Another study showed that getting REM (deep) sleep can increase your memory and mental performance by 33% to 73%. Getting a deep sleep helps the brain consolidate memories through dreams and “associative processing”. However, the study also revealed that heart rate variability in deep sleep also contributed significantly to increased memory performance. [5]

3. MIND Diet

Healthy eating, particularly more dark colored fruit, vegetables and oily fish has been shown to improve memory and stave off cognitive decline.

The MIND diet is proven to reduce the risk of dementia. It’s a mix of the popular Mediterranean diet and the low blood pressure DASH diet. [6]

The study kept track of the diets of almost 1,000 older adults. They were followed for an average of 4½ years.

The study concluded that “people whose diets were most strongly in line with the MIND diet had brains that functioned as if they were 7½ years younger than those whose diets least resembled this eating style.”

The study also showed that people who followed the MIND diet in the study reduced their chance of getting Alzheimer’s disease in half.

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So what does the MIND diet consist of? Lots of vegetables, leafy greens, nuts, berries, beans, fish, poultry, olive oil, whole grains and wine.

4. Relax

We all know that stress is bad for our health. It can raise our blood pressure, impact our immune system and interrupt our sleep. Stress also impairs our memory.

When our body gets stressed, it releases cortisol into our blood stream, which can cause short and long term physical changes to the brain. While cortisol has sometimes been shown to cause increases in short term memory, it can actually decrease our long term recall memory.

To help reduce the stress in your life, try relaxing with meditation, yoga or breathing exercises. Unplug–even for just a few hours. Stop checking your emails, social accounts and news. Release some endorphins with some exercise.

Bottom line, the more anxious and stressed we are, the less clearly we think, the poorer our memory works.

5. Continuous Learning

The mind is like a muscle. The more you challenge it, the stronger it gets. The more you learn, the more you can learn.

Research shows that learning can actually change the physical makeup of your brain. Not too long ago, we used to think that you were born with a fixed amount of brain cells, which declined with age. New research now shows that we can actually increase the number of brain cells we have throughout our life.

Aside from staying physically active, learning new skills and studying can actually keep our brains healthier. Consider taking a continuing education class, studying a new language, learning a new instrument, playing new card games. [7]

Studies show that the more complex the task, the more benefits for your mind. Simply showing up to class is not enough. You need to be actively engaged. Anything that forces you to focus and learn something new and get out of a rote routine will help you sharpen your mind and boost your memory.

6. Stay Social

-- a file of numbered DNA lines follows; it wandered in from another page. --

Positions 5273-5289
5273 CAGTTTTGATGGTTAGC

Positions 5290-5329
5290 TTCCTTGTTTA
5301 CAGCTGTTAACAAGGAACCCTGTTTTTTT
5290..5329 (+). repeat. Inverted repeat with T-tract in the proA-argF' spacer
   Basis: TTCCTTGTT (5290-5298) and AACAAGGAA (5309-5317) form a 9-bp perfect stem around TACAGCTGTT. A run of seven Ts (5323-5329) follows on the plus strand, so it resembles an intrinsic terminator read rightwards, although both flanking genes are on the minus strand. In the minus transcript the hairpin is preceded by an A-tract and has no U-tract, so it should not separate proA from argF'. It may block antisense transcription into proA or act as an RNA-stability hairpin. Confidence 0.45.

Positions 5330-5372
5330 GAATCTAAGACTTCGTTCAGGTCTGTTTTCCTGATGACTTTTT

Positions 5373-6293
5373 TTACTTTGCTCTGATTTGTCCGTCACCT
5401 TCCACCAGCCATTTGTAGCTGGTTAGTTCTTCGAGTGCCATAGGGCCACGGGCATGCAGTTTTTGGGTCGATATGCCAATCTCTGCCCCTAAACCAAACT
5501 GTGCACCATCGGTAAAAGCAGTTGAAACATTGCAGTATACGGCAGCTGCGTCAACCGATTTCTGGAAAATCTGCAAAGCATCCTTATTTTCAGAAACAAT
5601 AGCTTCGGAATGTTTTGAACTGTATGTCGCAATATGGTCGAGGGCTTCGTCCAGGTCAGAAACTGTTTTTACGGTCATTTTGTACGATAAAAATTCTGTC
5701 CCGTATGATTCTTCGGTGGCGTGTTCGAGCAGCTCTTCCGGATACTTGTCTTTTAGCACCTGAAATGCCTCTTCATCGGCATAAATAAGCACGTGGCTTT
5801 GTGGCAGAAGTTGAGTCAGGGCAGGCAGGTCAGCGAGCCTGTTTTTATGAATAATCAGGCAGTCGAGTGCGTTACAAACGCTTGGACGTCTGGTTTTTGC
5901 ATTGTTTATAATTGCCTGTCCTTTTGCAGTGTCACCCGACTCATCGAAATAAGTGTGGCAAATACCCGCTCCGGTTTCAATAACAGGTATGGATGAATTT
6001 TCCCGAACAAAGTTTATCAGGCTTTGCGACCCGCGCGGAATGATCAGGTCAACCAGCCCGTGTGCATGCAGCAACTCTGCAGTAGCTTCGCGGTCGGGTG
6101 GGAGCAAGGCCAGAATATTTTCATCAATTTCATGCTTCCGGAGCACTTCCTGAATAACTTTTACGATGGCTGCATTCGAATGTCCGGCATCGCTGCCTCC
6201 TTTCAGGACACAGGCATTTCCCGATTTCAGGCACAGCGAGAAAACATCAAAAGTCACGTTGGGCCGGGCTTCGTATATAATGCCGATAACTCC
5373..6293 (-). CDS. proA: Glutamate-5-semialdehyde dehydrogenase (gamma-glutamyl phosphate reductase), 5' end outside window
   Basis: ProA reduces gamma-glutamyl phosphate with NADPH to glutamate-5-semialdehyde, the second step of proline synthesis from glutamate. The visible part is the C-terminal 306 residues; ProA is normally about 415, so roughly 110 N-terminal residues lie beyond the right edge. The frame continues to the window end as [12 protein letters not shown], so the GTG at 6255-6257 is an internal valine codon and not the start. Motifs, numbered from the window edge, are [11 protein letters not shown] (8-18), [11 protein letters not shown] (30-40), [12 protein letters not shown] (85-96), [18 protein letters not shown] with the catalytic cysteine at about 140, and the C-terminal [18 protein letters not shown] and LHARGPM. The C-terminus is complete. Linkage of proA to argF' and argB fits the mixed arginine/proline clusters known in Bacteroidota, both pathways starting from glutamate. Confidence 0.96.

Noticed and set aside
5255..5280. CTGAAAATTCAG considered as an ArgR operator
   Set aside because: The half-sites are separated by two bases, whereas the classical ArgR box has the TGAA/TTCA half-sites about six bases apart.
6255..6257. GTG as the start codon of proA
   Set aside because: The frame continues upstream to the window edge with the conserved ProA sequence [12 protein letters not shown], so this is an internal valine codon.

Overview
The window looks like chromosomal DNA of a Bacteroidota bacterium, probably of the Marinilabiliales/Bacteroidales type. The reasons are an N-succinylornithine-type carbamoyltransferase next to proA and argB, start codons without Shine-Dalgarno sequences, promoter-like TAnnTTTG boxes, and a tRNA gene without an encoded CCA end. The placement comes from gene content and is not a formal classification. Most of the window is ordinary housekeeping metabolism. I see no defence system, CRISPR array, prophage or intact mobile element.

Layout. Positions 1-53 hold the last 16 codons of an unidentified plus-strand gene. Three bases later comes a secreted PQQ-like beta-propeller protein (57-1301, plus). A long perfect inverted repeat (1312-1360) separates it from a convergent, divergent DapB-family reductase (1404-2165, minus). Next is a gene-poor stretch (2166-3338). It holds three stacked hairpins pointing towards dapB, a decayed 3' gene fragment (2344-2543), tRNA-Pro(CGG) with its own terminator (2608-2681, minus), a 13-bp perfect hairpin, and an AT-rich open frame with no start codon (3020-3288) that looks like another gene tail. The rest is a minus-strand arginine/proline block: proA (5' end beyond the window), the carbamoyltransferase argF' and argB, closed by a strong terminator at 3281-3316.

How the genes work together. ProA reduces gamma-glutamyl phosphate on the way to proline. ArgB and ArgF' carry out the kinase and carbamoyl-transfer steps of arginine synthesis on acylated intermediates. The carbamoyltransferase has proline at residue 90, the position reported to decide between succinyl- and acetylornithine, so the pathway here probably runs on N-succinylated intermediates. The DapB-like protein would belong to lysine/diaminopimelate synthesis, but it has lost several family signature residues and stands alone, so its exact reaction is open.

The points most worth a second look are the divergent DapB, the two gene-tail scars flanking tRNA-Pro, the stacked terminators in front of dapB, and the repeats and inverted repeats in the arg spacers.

The more deep and meaningful social connections you maintain, the more you protect your brain. Bottom line, the more friends you have, the more people you work with, the more you’re forced to use your brain.

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Social isolation and loneliness are significant risks of dementia. Without interacting with others, our brains wilt. Isolation and loneliness lead to depression, physical and mental decline. [8]

In a 2016 study published in Frontiers in Aging Neuroscience, seniors with a full social calendar did better on memory, reasoning, and processing speed tests. [9]

What to do?

Party! Seriously, get together with friends as often as possible. Have family dinners. Choose social activities or sports like tennis, golf, cards or go for walks with a friend. Bottom line have fun, build meaningful social relationships and stay connected. Not only will it make your mind sharper and your memory better, you’ll be happier, too!

7. Wakeful Rest

This one is getting harder and harder to do. In a world where we can’t sit on a bus, go up an elevator or go to the bathroom without our phones, doing absolutely nothing to distract our minds is becoming increasingly difficult.

But, the results are in. Doing nothing is great for your memory. Quietly resting for 10 minutes, after you learn something will help you remember and help you create more detailed memories. [10]

What we do minutes after we learn something new has a significant impact on how well we retain the new information. In another study, it didn’t matter what you did after you learned something new, as long as you weren’t distracted by outside factors. In other words, you could be thinking of your day, making a grocery list, or thinking of a story. In either case, wakeful rest for a period of 10 minutes helped the brain process and consolidate your memories so that you were better able to recall the information at a later date. [11]

Conclusion

You don’t have to spend a dime on cocktails and supplements promising a quick boost to your memory power. There is very little conclusive scientific evidence suggesting supplements will help improve the memories of healthy individuals–not for Ginkgo Biloba, Vitamin B, fish oils, Vitamin D, Folate or other supplements claiming they a secret formula.

There are far cheaper and more effective ways to boost your memory: exercise, rest, eat well, learn, love, laugh and relax. Who wouldn’t want that prescription?

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Featured photo credit: Unsplash via unsplash.com

Reference